Thursday, December 27, 2012

Bimini to Eleuthera

Alicetown, Eleuthera
Hatchet Bay
25 21.01 N 76 29.61 W

We left Bimini in mid afternoon under light winds and motored across the shallow Bahama Banks overnight. At 2:30 am - about 12 hours & 65 nm later we turned about a mile off the rhumb line course (so no other boats would run into us) and anchored for a few hours of sleep. We were back underway by 5:30 am. The shallow banks gave way to mile+ depths as we crossed the Tongue of the Ocean. Here we are arriving in West Bay on the extreme west end of New Providence Island (the same island that Nassau is on).

The shadow of Carina's mast and radar arch with all our antennas casts a shadow over the clear water we are anchored in.

The beach around the perimeter of West Bay is part of the exclusive Lyford Cay community. We could dinghy to the beach to walk (as long as we stayed below the high tide mark). Here Kathy is holding a Sea Star.

With no land visible on the western horizon we were able to view some spectacular sunsets every night – including a green flash sunset. We stayed at West Bay for 5 days before moving on. The boat that looks like ours is another Manta sail cat Side by Side.

Rather than head directly to the Exumas we decided to head to Eleuthera for a change of pace this year. We had a wonderful sail across the north side of New Providence island, to the north end of Eleuthera about 55 nm distance, to the settlement of Spanish Wells. Here we are moored once again alongside Side by Side

Spanish Wells has a thriving seafood industry with a strong industrial base that does not rely on tourism for its economy. The fisherman of Spanish Wells proudly produce close to 75 percent of the nation's annual production of spiny lobster that is exported to markets worldwide.

The inhabitants of Spanish Wells trace their roots back to descendants of Loyalists who fled during the American revolution and others from English puritans shipwrecked off the reefs of the Devil's Backbone on the northern coast in 1648. The people are very proud of their town which is neat as a pin. Attractive houses, some dating back 150 years, are well kept and almost all are nicely landscaped. 

Kathy with Rich and Linda Kallerud from Side by Side along the dock discussing what errands to do next.

Stone crabs are also in season and these men are busy sorting through the catch of the day. 

The delectable claw of the crabs are harvested in the sallow sandy banks of Eleuthera. The large claw is broken off and the crabs put back in the ocean to regenerate the missing appendage.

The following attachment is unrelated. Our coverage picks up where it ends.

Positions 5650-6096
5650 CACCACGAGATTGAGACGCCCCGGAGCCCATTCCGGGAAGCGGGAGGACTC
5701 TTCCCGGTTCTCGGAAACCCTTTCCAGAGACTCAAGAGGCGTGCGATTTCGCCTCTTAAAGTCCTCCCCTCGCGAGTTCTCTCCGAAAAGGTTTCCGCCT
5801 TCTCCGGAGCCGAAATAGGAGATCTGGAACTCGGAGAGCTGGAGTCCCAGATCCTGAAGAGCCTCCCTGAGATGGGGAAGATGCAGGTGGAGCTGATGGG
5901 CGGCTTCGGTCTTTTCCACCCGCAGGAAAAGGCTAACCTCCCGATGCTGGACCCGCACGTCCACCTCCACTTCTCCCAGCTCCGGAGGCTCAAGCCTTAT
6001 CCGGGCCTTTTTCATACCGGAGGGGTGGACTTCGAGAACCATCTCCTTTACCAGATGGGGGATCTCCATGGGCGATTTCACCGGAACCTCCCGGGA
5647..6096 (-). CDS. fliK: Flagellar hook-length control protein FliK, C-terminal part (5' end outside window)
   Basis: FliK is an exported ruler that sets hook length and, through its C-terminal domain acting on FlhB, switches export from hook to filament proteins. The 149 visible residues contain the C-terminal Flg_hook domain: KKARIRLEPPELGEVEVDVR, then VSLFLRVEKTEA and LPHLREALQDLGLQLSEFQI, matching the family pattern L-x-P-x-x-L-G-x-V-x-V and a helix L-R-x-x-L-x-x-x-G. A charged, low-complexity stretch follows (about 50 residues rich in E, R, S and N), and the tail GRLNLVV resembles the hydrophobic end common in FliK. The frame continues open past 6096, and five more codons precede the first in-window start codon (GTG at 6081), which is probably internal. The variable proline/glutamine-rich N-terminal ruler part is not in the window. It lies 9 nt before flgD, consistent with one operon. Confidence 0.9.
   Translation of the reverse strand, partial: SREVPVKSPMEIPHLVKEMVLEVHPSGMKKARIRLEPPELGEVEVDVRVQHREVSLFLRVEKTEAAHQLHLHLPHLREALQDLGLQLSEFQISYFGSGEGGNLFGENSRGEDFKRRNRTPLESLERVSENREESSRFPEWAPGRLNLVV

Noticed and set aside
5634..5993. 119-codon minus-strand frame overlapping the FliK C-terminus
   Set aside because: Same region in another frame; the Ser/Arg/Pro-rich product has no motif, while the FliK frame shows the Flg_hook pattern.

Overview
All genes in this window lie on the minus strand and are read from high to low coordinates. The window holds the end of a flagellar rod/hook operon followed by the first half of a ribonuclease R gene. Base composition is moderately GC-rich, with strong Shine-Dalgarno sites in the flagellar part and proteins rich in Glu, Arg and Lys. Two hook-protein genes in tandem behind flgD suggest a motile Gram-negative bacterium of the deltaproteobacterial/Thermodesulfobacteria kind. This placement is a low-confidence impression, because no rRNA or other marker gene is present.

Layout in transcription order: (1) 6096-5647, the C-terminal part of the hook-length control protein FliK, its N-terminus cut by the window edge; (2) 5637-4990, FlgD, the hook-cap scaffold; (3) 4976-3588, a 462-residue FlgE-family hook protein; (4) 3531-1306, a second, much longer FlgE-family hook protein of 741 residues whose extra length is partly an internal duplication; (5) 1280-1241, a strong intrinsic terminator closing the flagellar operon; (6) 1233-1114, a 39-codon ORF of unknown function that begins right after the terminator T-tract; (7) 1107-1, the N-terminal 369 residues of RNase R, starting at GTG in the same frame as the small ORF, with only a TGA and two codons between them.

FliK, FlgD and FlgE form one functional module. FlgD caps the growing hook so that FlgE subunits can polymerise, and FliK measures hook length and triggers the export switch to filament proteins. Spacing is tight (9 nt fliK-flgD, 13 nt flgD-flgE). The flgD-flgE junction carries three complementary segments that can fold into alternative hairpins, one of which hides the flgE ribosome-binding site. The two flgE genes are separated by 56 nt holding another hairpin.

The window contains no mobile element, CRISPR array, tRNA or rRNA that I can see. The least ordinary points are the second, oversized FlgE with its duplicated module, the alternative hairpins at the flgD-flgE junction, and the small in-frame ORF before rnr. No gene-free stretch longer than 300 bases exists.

We left Spanish Wells and anchored overnight at nearby Royal Island before continuing south along the western coast of Eleuthera the following day. Here we are approaching "The Glass Window" an interesting geographical feature.

The site was originally called the Narrow Passage until a huge wave washed over the natural limestone arch and carried it away in 1872. The island's narrowest part is now bridged by a road to connect North Eleuthera. The bridge frames this view looking east to the cobalt blue water of the open Atlantic Ocean. 

Mark's fishing luck finally changed. Unfortunately we did not dare land this 3-1/2'  Barracuda aboard Carina. Considering those razor sharp teeth we decided to let him keep our lure. 

Hatchet Bay is one of our favorite places to visit in Eleuthera. The bay was actually a fresh water pond before a man made channel was cut though the limestone cliffs. The bay was supposed to assure success for the Hatchet Bay cattle raising project. Cattle raising failed but left a very protected harbor. 

The bay is protected from all wind directions and the dinghy access shown here provides easy access to the settlement of Alicetown. The town is very small but has a small grocery store for obtaining fresh produce as well as several churches. We attended Christmas service at St. Mark's Methodist Church and were made to feel very welcome by the local parishioners.

There is a very nice restaurant called the Front Porch that overlooks the harbor....

.... Francis and Gina the owners served up these delicious Stone Crabs for Mark.

From the dinghy dock it is about a mile walk across the island to the Atlantic Ocean side where we picked a different stretch of beach each day to do a little beachcombing.

This is our beach comber's booty for one day. Heart and Hamburg Beans, a kaleidoscope of colorful sea glass, some shells and a piece of Fire Coral.

As the sun sets on 2012 we wish our family and friends a happy and healthy New Year.

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